South of Portsmouth, on New Hampshire’s rocky coast, is a waterfront walkway that stretches for nearly three miles between the 17th-century settlement of Little Boar’s Head and the Atlantic Ocean. It takes about an hour to stroll from one end, at North Hampton State Beach in the town of North Hampton, to the other, at Jenness State Beach in the town of Rye.
For over two centuries after the English arrived here, Little Boar’s Head remained undeveloped, home to a small farming and fishing community. In the middle of the 19th century, it became a vacation spot, and soon thereafter a seasonal destination for the wealthy and connected. “Cottages,” or summer mansions, sprung up high above the ocean. Governors of New Hampshire and Massachusetts summered in Little Boar’s Head. Presidents Franklin Pierce, James Garfield, Chester A. Arthur, William Howard Taft, and Franklin Delano Roosevelt spent time here. Diplomats, legislators, industrialists, and artists all found their way to this glittering shore.
They were drawn to the area’s undeniable coastal beauty: the slope of the hill, formed by ancient glaciers, and the sweeping blue expanse of the Gulf of Maine and the Atlantic beyond. That beauty, and the pathway created by the coastline and its protective seawall, is what makes this place worth visiting today – even if only for a short but memorable walk.
Much of the route is sidewalk, though it often becomes a narrow path through the grass between the road and the shore. Occasionally it is simply the shoulder of the road, but for a moment it takes the form of a wooden boardwalk, and in a few spots, it lets you climb the stony seawall and walk along the beach. A number of benches are perched above the waves along the way.
As you walk, historic landmarks and natural beauty compete for your attention. On one side are sprawling mansions overlooking the water (along with a few newer homes, less aesthetically pleasing but equally imposing.) Some have impressive pedigrees; all provide a game for the imagination: what would it be like, to live every day with that view? Perhaps more charming are the smaller structures, like the old fish houses just north of North Hampton State Beach, built beginning in the early 19th century. These small buildings, twelve of which remain, were used by fishermen for storing equipment and processing their catch.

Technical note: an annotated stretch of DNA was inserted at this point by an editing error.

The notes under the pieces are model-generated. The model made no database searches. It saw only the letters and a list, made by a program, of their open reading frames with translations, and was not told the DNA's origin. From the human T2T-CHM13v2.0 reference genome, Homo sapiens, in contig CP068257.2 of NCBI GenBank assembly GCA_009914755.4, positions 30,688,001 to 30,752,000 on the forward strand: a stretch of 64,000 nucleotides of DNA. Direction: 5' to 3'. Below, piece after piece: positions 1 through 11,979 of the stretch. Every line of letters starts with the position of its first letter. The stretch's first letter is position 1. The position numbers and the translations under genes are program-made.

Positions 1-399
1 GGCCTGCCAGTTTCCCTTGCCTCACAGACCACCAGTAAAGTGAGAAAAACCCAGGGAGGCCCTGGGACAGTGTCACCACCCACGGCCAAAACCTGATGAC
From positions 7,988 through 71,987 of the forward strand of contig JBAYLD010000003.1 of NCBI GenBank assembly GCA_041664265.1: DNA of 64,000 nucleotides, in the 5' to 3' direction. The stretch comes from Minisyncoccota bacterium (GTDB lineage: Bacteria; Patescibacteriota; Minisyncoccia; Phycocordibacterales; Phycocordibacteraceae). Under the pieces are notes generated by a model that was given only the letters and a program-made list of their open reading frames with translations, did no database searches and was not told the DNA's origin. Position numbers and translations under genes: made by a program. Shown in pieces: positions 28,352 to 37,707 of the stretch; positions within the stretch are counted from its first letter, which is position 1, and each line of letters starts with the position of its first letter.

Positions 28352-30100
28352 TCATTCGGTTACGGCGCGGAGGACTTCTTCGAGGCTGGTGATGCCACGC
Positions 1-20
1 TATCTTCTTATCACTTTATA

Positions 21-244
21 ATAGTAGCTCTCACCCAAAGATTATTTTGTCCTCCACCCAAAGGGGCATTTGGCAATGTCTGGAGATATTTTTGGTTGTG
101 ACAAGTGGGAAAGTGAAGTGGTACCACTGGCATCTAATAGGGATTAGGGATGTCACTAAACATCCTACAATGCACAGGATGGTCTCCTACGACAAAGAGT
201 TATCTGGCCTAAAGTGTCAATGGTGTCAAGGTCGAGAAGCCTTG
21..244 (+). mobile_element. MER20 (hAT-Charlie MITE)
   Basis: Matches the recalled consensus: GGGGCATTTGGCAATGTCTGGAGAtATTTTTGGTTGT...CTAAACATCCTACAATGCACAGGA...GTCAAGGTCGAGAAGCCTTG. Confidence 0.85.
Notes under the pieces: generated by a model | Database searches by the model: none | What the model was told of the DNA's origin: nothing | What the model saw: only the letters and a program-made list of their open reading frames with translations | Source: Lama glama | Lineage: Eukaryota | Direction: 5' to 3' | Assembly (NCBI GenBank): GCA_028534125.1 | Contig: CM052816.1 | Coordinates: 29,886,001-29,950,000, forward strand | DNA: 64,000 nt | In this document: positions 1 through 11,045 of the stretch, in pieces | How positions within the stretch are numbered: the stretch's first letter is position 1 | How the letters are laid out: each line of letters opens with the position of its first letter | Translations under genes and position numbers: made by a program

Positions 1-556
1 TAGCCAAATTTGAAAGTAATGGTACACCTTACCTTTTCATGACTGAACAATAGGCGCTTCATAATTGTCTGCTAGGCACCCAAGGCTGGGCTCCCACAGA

On the other side, there is the spectacle of the sea. Blue waves crash into white foam (the area is popular with surfers) and the rocks piled below the path glimmer in pale grey and shiny black and multi-hued stripes. In lower-lying spots, marshy grasses ring small ponds, and narrow brooks empty into the ocean. Flocks of seabirds congregate on the sand and soar in formation across the sky.
The road – US 1A, here called Ocean Boulevard, naturally – follows the curves and jags of the coastline. In a few places, especially if you’re driving, the land seems to drop away and the water stretches out dramatically below. If you’re on foot, though, you can turn and look back, taking in the view from all directions. You can pause where you like, as long as you need, and then continue, gazing out at the waves that roll out as far as the eye can see.
There are two public parking lots convenient to this route, located at the state beaches at both ends of the trail. They’re free in the off season, but note the prices if you’re visiting in the summer.
North Hampton State Beach
Address: 27 Ocean Blvd, North Hampton, NH 03862
Jenness State Beach
Address: 2280 Ocean Blvd, Rye, NH 03870
There is also street parking along the route.
Little Boar’s Head is largely residential, so there are few amenities along the route (though there are plenty of restaurants and other local businesses nearby.) The restrooms at the state beaches are closed in the off-season.
- Don’t confuse North Hampton State Beach in North Hampton, the southern end of the walking trail, with Hampton Beach State Park in Hampton, a few miles away.
- Similarly, Little Boar’s Head (a historic district in North Hampton and the location of this walk) is not the same as Great Boar’s Head (a neighborhood in Hampton) a bit to the south.
- Though the beaches themselves are as sparse as you’d expect in the off-season, this spot is popular with surfers, so parking can fill up quickly when conditions are right.
- If you’d rather add this walk into a longer trip, the city of Portsmouth – an often unheralded highlight of New England – is just twenty minutes away. (Portland, ME, is also just an hour north.) Another nearby spot worth seeing is the small island town of New Castle, with two preserved fort sites and a historic resort hotel. Or, simply make your walk longer, planning extra time to explore the other state beaches and parks that dot New Hampshire’s 18 miles of coastline.